7 of 7 people found the following review helpful
This review is from: On the Meaning of Life (Thinking in Action) (Paperback)I read this book a while ago after picking it up at random from a friend's shelf. It is beautifully written and argued; it's deceptively easy to read and carries its argument forward so subtly that you really don't know what his conclusion is going to be until you get there. It neither argues for religion in its tradiitonal form nor against it, but leaves it up to you, the reader, to decide; how refreshing after the narrow dogmatism of Richard Dawkins or some religious apologists. Highly recommended.
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Initial post: 9 Nov 2009 17:23:48 GMT
I heard John Cottingham lecture the other week and enjoyed his talk (although in an interview he describes hope as a religious virtue, which I would take issue with).
My problem with your review, however, is the phrase "narrow dogmatism of Richard Dawkins". I've read many of his books, seen his DVDs, and heard him lecture in person and I don't recognize your description at all. Can you back up your opinion or is it a prejudice received from elsewhere?
In reply to an earlier post on 24 May 2010 08:55:16 BDT
Last edited by the author on 24 May 2010 08:56:17 BDT
Mr. Peter T. Hardy says:
The Catholic Church has always held that hope is part of its 'theological' sub-set of virtues but this doesn't mean they think no one has hope or can't value hope without belief in God.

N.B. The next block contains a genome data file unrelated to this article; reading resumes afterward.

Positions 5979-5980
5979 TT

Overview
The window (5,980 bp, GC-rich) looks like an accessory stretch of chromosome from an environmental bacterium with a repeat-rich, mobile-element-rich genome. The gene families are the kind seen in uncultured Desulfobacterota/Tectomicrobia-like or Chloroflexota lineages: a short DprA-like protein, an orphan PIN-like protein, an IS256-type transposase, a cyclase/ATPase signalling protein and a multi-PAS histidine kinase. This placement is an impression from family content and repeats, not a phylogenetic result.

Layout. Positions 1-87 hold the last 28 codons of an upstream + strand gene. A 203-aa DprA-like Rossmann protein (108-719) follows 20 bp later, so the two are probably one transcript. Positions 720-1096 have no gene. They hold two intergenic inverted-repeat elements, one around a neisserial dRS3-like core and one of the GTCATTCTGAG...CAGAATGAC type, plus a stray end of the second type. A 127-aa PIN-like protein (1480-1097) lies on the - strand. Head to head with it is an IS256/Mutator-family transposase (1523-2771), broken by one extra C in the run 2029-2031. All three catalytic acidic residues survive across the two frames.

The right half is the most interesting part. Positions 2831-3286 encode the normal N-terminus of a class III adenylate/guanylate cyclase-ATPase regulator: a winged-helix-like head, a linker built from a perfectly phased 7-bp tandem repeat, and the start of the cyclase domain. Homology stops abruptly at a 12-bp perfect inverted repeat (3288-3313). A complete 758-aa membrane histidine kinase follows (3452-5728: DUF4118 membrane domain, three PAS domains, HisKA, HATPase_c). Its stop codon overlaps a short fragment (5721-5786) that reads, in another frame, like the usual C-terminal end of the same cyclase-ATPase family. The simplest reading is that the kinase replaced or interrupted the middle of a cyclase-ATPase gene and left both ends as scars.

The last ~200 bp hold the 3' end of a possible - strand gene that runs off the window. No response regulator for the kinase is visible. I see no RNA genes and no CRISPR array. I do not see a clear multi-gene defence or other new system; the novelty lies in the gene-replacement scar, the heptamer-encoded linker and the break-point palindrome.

I don't think Maggie's opinion needs backing up because every thinking person who isn't themselves prejudiced against religion has observed Dawkins' complete refusal to: understand that any view other than his own could possibly be right, accept the principle of charitible interpretation (non-misrepresentation), respect the views of other people and the *reasons* why they hold them, follow the arguments where they lead, and to change a view when it has decisively been shown implausible. Many theists, indeed in my experience many more theists than atheists behave in this disgraceful fashion but Maggie's [correct] point was that Cottingham is not one of these.
In reply to an earlier post on 19 Jul 2010 11:29:54 BDT
Last edited by the author on 19 Jul 2010 11:59:05 BDT
William Shardlow says:
Cottingham's book itself bolsters that prejudice! He attacks Dawkins in a very subtle manner, calling him "brisk, cheerful"(p.14) in an attempt to undermine his seriousness. He also suggests he is more destructive than Nietzsche, while focusing on the most destructive (and unpublished!) thought experiments of Nietzsche.
I bought the book because it has many references to writers like Nietzsche and Dawkins that I admire. But, on reading the book, I found the references were used in a biased attack on them. As I'm quite well read in this area of philosophy, the book came across as quite intriguing - a subtle attack by the UK religio-philosophical establishment attempting to undermine "the new atheists".
Unthinking Christians, or those without much experience of this area of philosophy, might be conned. To get somewhere towards an unbiased view, such readers should read Dawkins "The God Delusion" as well as this book (Dawkins' book isn't really biased - he actually gives sufficient space to the arguments of "the other side", something that Cottingham fails to do.)
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